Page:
Conversion of scripts
The conversion of scripts or writing is a procedure of replacing text written in one script or writing system with the characters of another script or system in order to make the text (e.g., proper names) legible for users of another language or script.
It has two basic forms and many practical implementations of each:
- Transliteration: Graphemic conversion, i.e., from one script to another, such as from Cyrillic script to Latin script. Major subclasses:
- Into Latin script: romanization
- Into Cyrillic ascript: cyrillization
- Transcription: Phonemic conversion, i.e., from one writing system into another, possibly including script conversion.
A special case is re-conversion, i.e., returning to the original form from a form written while using one of the above-mentioned systems. This is used, among other things, as a text input method.
- Hans H. WELLISCH: The Conversion of Scripts – Its Nature, History, and Utilization, John Wiley & Sons: New York – Chichester – Brisbane – Toronto, 1978.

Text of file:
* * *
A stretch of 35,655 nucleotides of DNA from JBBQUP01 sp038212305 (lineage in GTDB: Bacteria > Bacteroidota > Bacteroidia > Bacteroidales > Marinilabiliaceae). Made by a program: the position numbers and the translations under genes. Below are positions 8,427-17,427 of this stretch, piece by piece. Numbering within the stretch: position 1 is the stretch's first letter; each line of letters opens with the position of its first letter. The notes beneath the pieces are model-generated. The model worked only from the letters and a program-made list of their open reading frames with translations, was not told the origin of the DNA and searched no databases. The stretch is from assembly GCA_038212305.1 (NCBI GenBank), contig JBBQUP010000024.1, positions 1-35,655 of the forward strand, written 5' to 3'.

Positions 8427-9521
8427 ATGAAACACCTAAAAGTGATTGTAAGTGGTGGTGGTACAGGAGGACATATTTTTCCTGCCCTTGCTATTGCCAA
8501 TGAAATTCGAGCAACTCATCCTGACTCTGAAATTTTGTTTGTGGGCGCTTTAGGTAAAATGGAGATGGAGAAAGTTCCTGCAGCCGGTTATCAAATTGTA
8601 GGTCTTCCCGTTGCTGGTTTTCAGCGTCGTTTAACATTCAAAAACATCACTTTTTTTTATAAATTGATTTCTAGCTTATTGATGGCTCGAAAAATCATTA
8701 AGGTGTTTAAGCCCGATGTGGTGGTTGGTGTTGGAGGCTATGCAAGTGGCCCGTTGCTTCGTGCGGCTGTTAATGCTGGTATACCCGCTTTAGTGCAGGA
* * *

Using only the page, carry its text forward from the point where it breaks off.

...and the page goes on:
- Janina PELCOWA: Z zagadnień konwersji pism, „Przegląd Biblioteczny”, 1982, No. 1/2, p. 57-77.
- Александра В. СУПЕРАНСКАЯ: Теоретические основы практической транскрипции, Изд. Наука: Москва, 1978.
- World writing systems, ed. by Peter T. Daniels and William Bright, Oxford University Press: New York – Oxford, 1996.
- Charles Geoffry ALLEN: A Manual of European Languages for Librarians, Bowker: London – New York, 1977 (2nd. ed.).
- G. E. MEIER, B. MEIER: Handbuch der Linguistik und Kommunikationswissenschaft. Band I. Sprache, Sprachentstehung, Sparachen, Akademie-Verlag: Berlin, 1979.
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